Could Diet Stop Colon Cancer?

Bowel cancer is a disease that begins as a small growth on the lining of the bowel. This growth, called a polyp can be easily removed through surgery, but if it is not it can develop into a cancerous tumour, which can then grow through the bowel wall and spread to other organs nearby.

Every year over 140,00.00 people are diagnosed with colorectal cancer, and over 50,000 die from the disease. These are very high numbers for a disease that can virtually be prevented by diet and lifestyle. In fact 35% of bowel cancers could be prevented through diet and lifestyle changes.

Diet And Colon Cancer

According to Professor James Varani at the University of Michigan, a diet low in fiber but high in red and processed meats increases the risk of bowel cancer. It is also known that a diet high in saturated fat puts a person at an increased risk of developing bowel cancer, as well as being overweight.

Fruit and vegetables provides the most fiber, vitamins and minerals in the western diet today, and consuming a diet rich in these types of foods appears to be associated with a lower risk of bowel cancer.

There have been studies that have suggested that fiber intake, in particular, ones from whole grains, may lower colorectal cancer risk.

Another dietary risk to developing colorectal cancer is increased alcohol intake, especially among men. In several studies it was found that there was a 19% increase in risk for an increase of 100g/week. There was an increase in colon cancer risk in men and women separately at this level of consumption, and an increase in rectal cancer for the same intake in men only.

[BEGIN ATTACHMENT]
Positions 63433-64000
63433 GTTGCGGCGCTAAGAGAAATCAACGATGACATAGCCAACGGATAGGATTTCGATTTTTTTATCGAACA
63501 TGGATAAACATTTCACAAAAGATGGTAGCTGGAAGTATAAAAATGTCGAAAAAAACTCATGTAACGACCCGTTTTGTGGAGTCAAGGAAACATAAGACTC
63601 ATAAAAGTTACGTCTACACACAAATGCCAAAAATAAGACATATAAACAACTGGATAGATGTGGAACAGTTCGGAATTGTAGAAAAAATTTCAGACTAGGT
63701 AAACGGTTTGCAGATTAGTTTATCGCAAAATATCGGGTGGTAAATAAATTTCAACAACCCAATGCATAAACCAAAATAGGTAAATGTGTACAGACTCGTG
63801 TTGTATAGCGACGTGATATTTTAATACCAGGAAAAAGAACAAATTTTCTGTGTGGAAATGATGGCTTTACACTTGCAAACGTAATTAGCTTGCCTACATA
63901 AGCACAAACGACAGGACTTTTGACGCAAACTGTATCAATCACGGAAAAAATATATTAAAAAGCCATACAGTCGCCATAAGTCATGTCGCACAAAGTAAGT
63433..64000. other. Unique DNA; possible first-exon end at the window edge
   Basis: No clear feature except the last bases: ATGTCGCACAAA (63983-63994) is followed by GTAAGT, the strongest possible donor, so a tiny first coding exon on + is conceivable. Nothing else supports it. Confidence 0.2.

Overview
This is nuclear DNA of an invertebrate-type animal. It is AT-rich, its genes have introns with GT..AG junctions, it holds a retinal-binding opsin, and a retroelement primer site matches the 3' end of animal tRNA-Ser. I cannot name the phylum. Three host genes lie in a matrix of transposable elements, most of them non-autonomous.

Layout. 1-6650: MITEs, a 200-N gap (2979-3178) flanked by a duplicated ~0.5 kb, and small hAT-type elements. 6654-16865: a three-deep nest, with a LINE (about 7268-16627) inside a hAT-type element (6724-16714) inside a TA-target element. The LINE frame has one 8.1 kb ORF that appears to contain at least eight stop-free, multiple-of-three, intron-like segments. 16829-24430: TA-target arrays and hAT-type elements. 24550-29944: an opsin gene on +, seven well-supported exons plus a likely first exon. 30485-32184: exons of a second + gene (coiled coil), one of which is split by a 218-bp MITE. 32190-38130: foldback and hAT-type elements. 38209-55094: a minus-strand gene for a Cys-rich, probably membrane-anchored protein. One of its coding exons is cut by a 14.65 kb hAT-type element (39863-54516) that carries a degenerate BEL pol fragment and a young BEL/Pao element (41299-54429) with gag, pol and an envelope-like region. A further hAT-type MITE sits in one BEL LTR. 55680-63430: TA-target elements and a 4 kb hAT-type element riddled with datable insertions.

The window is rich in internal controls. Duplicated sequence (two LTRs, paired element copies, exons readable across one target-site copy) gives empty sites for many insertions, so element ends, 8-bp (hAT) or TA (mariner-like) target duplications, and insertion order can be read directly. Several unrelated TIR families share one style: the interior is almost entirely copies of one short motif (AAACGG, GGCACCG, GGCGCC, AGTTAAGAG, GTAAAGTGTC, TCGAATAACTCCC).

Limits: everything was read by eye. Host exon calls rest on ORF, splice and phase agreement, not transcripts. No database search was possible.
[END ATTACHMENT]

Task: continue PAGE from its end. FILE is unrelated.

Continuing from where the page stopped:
Vitamins, calcium, and magnesium

In some studies it has been suggested that taking daily multi-vitamins containing folic acid, or folate, may lower colorectal cancer risk. However, there is a word of caution on these results as other studies have stated the reverse and showed that folic acid might help existing tumors to grow.  However, more research is required in this area.

Also, there are some studies that suggest increasing calcium intake to lower colorectal cancer risk. But because increased levels of calcium may be a possible risk of prostate cancer in men, it is not recommended that men increase their calcium intake in order to prevent colon cancer.

Whilst calcium and vitamin D may work together to reduce colorectal cancer risk, some studies have not found that these supplements reduce risk.

In a few studies it has been found that a diet high in magnesium reduced colorectal cancer risk especially in women.

Obesity And Colorectal Cancer

Most studies have found that there is a risk factor of colon cancer and being overweight or obese. This applies to both men and women but the link is stronger in respect to men.

Among men, a higher BMI is strongly associated with increased risk of colorectal cancer. It appears that the distribution of body fat is the important factor, with abdominal obesity, showing the strongest association with colon cancer risk.

The larger waist size is associated with increased colon cancer risk in men (33% risk increase per 10cm waist circumference increase) and women (16% risk increase per 10cm waist circumference increase).

A number of reasons have been put forward for the association of obesity with increased colon cancer risk. One reason is that high levels of insulin in obese people may increase or promote colon cancer development.

What You Should Do To Prevent Colon Cancer

It is well documented that people who eat a diet high in fiber can reduce their risk of developing colon cancer. Therefore, the best advice about diet to possibly reduce your risk of colorectal cancer is to:

  • Limit or eliminate your intake of red and processed meats.
  • Eat more vegetables and fruits.
  • Avoid obesity and weight gain around the midsection.
  • Avoid excess alcohol.

Further Reading:

Learn the Facts About Colon Cancer Symptoms As Early Detection Saves Lives



Moskal, A., et al., Alcohol intake and colorectal cancer risk: A dose-response meta-analysis of published cohort studies. Int J Cancer, 2007. 120(3):664-71ferences:


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